Kynlee Buras of Livingston and Evan Alderson of Sulphur have been selected as the 2018 Louisiana Female and Male Youth Hunters of the Year. The Youth Hunter of the Year Program is a joint effort with the Louisiana Department of Wildlife and Fisheries, Louisiana Wildlife Federation and Louisiana Outdoors Writers Association.
Buras and Alderson will receive their awards at the 55th Governor’s State Conservation Achievement Awards Banquet on Saturday, April 27, 2019 at Ashley Manor in Baton Rouge, which is hosted by Louisiana Wildlife Federation.
The Youth Hunter of the Year program is made possible by the generous donations from Baton Rouge Chapter of Delta Waterfowl, Andrew Harrison, Jr with Harrison Law, LLC, Bowie Outfitters in Baton Rouge, Outdoor Roots, and South LA Branch of the Quality Deer Management Association. The winners will be featured in a story in an upcoming edition of Marsh and Bayou magazine.
Buras, 8 and the female winner, proved during her two November 2018 deer hunting trips with father, Rusty, that you don’t necessarily have to bring anything home for it to be successful. On both trips while hunting in Utica, Mississippi, Kynlee and Rusty saw deer but didn’t couldn’t harvest one.
On their initial trip, the duo saw a doe before arriving at the deer stand but were not in a position to get off a shot. They waited about an hour and 20 minutes in the deer stand with no success when Kynlee told her father she was tired and had had enough.
The second trip was more of a success but the father-daughter duo still wasn’t able to harvest a deer. After about 30 minutes in the deer stand, four deer appeared.
“I was flabbergasted when I saw them,’’ Kynlee said. “I got ready to shoot but the deer must have heard me because all of them ran away.’’
Later, a doe appeared and Rusty advised Kynlee to wait until it came closer to the stand. But it never did. Nevertheless, Kynlee said both trips have helped to turn her into a deer hunter.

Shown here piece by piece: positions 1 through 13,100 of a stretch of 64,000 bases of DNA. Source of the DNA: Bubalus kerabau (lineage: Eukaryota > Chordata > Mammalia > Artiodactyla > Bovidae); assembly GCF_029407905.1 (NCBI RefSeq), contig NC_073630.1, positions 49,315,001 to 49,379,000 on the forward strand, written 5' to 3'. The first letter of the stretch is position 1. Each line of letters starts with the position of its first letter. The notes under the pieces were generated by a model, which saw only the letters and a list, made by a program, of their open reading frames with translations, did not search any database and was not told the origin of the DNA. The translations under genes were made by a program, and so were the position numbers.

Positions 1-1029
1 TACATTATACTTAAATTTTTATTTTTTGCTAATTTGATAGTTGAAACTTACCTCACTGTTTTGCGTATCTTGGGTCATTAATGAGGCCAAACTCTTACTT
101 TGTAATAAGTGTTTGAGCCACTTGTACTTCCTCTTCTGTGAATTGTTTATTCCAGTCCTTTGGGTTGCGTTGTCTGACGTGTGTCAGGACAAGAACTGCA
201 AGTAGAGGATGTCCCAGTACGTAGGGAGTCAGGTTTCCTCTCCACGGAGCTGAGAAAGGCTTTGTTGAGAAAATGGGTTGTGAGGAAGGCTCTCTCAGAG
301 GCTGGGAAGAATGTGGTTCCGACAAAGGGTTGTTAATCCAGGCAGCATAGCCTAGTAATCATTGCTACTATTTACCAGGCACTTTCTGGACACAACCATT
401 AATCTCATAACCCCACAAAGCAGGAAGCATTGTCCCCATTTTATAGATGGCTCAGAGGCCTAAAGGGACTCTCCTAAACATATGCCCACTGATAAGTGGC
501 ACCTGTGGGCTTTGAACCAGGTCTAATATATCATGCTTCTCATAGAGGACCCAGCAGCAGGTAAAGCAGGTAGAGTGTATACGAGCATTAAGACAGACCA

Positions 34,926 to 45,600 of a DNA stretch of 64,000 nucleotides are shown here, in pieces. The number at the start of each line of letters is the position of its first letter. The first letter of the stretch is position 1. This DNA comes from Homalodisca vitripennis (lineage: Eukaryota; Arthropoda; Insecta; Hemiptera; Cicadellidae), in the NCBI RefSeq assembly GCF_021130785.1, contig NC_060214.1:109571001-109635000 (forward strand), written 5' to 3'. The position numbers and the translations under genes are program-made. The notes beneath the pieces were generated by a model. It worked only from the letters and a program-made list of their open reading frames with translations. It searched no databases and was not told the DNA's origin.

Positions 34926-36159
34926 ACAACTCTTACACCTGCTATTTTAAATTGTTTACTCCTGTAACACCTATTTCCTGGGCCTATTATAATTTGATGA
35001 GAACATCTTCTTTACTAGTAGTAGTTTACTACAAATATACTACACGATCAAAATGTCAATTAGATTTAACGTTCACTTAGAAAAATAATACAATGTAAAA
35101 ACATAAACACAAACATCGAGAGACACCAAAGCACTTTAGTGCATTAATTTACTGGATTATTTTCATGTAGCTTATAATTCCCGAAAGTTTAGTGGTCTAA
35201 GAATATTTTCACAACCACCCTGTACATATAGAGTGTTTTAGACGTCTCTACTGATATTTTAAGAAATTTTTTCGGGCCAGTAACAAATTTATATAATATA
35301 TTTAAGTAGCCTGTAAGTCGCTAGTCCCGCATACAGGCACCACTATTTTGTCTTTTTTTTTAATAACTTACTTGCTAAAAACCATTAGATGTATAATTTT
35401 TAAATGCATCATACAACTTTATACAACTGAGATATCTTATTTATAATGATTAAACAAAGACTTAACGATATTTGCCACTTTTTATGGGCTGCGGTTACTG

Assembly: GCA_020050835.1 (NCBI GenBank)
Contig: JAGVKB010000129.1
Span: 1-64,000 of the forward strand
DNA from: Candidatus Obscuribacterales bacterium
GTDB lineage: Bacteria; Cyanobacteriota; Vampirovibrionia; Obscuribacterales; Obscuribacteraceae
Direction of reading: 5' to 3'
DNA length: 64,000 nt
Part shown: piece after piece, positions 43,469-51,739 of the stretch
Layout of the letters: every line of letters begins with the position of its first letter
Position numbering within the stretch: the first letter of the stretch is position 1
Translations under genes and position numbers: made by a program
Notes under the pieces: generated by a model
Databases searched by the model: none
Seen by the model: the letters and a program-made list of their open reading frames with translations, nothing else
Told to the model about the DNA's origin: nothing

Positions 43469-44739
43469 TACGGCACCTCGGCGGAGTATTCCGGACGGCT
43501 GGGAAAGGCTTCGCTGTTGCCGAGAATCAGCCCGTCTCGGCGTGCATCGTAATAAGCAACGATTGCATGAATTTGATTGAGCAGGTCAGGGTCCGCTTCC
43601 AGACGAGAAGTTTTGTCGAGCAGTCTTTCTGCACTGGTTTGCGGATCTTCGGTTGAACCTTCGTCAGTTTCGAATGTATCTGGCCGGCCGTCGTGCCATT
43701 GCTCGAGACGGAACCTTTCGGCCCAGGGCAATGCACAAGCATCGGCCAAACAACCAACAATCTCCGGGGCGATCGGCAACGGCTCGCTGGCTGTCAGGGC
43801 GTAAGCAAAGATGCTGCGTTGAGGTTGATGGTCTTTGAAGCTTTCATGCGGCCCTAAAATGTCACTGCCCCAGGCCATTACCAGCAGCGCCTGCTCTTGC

“I was sad (that they weren’t able to harvest a deer),’’ Kynlee said. “But I can’t wait to go hunting next year. The two main reasons that I enjoy hunting are that I get to admire God’s beautiful creation and spend time with my daddy. I will treasure those moments forever.’’
Alderson, 11 and the male winner, was successful on his first hunt, which occurred on Nov. 24, 2018. Alderson took a squirrel hunting trip with his uncle, Mark Bloodworth, and cousin, Mason Bloodworth, on Mark’s hunting lease in Slagle.
His first shot was true but it wasn’t a squirrel.
“As we were walking I thought I saw a squirrel on a tree and I shot at it only to discover that it was actually a bump on the tree,’’ Alderson said. “Uncle Mark said, ‘I think you just shot a tree.’ It was good practice shooting, I guess.’’
Later that morning, Alderson thought he spotted a squirrel. This time it actually was and he was able to harvest game on his first hunt, using his uncle’s 20-gauge shotgun.
“I started shaking and shot at it,’’ Alderson said. “I was so excited that I kept shaking more and more. It fell out of the tree.’’
Afterward, the trio went back and cleaned the squirrel.
“I helped skin it,’’ Alderson said. “Uncle Mark put it in the freezer for later. A few months later, he had enough squirrels to make a squirrel gumbo. It was delicious.’’
The 2019 Youth Hunter of the Year contest application will be available this fall.